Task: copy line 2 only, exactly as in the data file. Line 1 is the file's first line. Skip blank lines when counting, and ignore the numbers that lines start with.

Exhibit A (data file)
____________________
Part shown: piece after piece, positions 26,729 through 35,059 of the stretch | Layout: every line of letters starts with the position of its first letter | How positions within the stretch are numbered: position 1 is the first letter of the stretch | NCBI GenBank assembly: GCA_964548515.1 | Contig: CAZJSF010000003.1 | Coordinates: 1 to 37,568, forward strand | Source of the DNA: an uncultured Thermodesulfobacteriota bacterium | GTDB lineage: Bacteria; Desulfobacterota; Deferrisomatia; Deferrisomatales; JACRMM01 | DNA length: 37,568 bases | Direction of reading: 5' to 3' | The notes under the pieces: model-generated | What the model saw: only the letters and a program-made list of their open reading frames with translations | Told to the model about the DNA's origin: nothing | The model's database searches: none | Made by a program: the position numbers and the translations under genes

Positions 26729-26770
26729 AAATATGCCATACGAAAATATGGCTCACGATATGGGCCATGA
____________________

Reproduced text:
Positions 26729-26770